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Re: Archosaurs of a feather



I don't want to disparage one of the more distinguished journals of our era, but I'm pretty aghast that the Longisquaa paper was accepted for publication. In the paper the only link of the Longisquama appendages to feathers is due to their "plumaceous" nature. But rather than a detailed justification of why the appendage is plumaceous (which you might think would be the meat and potatoes of such a paper), they simply assert that it IS plumaceous, and then discuss the implications of this "finding." This kind of lack of substantiation of claims is unacceptible as science. For a much better example, check out the description of the Sinornithosaurus integumentary structures in the newest Nature.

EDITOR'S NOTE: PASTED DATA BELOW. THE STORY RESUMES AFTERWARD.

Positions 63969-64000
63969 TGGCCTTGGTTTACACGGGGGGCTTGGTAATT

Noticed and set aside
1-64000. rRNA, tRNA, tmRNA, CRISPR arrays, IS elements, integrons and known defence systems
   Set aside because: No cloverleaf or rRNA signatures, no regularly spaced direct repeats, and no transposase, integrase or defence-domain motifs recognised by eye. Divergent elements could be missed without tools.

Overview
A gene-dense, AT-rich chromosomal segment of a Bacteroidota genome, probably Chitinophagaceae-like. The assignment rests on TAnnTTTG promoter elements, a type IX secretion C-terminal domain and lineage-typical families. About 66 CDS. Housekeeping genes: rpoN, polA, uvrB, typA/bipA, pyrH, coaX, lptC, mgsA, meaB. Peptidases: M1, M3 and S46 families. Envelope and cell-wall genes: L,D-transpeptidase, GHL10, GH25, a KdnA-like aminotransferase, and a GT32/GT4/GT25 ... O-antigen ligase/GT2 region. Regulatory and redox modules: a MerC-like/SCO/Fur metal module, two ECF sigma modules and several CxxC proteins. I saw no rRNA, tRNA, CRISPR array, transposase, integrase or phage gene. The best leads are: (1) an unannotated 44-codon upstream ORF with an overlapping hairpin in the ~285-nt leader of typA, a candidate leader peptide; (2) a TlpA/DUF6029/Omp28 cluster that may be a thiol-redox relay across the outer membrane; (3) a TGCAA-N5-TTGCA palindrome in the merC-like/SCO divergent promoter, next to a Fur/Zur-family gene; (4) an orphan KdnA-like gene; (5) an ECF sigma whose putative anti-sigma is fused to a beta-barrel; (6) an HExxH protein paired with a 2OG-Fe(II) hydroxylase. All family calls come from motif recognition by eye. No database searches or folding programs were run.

The lack of morphological substantiation wasn't the only inexcusable omission in the Ruben, et al. Science paper. Other workers have cited (since at least the 70's) the Longisquama appendages as possible primitive insulation. Heck, Bob Bakker in his Scientific American article (Dinosaur Renaisance) used it as evidence that insulation might have been widespread throughout the Archosauria. None of these citations, nor their published rebuttals, were mentioned in the recent paper, and so 3 decades worth of previous discussion on the topic were completly ignored.


Scott
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